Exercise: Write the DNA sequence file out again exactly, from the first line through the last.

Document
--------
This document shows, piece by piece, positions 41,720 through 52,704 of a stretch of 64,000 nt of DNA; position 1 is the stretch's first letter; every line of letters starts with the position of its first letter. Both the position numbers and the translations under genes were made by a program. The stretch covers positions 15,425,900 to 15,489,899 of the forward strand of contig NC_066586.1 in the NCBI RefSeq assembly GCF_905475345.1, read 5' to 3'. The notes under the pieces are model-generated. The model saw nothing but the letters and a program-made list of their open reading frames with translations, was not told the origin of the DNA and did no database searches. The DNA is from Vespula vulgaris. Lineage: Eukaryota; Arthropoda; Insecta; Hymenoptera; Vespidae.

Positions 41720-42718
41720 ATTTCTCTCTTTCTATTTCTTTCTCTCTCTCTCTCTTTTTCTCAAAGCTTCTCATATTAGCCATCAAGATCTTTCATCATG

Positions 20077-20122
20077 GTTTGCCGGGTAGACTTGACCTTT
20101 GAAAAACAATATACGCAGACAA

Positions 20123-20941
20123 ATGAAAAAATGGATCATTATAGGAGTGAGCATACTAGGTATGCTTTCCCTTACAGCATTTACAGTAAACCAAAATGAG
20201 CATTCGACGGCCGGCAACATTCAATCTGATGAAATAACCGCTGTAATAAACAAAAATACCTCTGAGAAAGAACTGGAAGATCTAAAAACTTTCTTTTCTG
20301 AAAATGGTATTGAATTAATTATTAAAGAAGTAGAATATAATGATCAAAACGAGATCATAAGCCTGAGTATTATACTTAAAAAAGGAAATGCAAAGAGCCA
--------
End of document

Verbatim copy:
This document shows, piece by piece, positions 41,720 through 52,704 of a stretch of 64,000 nt of DNA; position 1 is the stretch's first letter; every line of letters starts with the position of its first letter. Both the position numbers and the translations under genes were made by a program. The stretch covers positions 15,425,900 to 15,489,899 of the forward strand of contig NC_066586.1 in the NCBI RefSeq assembly GCF_905475345.1, read 5' to 3'. The notes under the pieces are model-generated. The model saw nothing but the letters and a program-made list of their open reading frames with translations, was not told the origin of the DNA and did no database searches. The DNA is from Vespula vulgaris. Lineage: Eukaryota; Arthropoda; Insecta; Hymenoptera; Vespidae.

Positions 41720-42718
41720 ATTTCTCTCTTTCTATTTCTTTCTCTCTCTCTCTCTTTTTCTCAAAGCTTCTCATATTAGCCATCAAGATCTTTCATCATG

Positions 20077-20122
20077 GTTTGCCGGGTAGACTTGACCTTT
20101 GAAAAACAATATACGCAGACAA

Positions 20123-20941
20123 ATGAAAAAATGGATCATTATAGGAGTGAGCATACTAGGTATGCTTTCCCTTACAGCATTTACAGTAAACCAAAATGAG
20201 CATTCGACGGCCGGCAACATTCAATCTGATGAAATAACCGCTGTAATAAACAAAAATACCTCTGAGAAAGAACTGGAAGATCTAAAAACTTTCTTTTCTG
20301 AAAATGGTATTGAATTAATTATTAAAGAAGTAGAATATAATGATCAAAACGAGATCATAAGCCTGAGTATTATACTTAAAAAAGGAAATGCAAAGAGCCA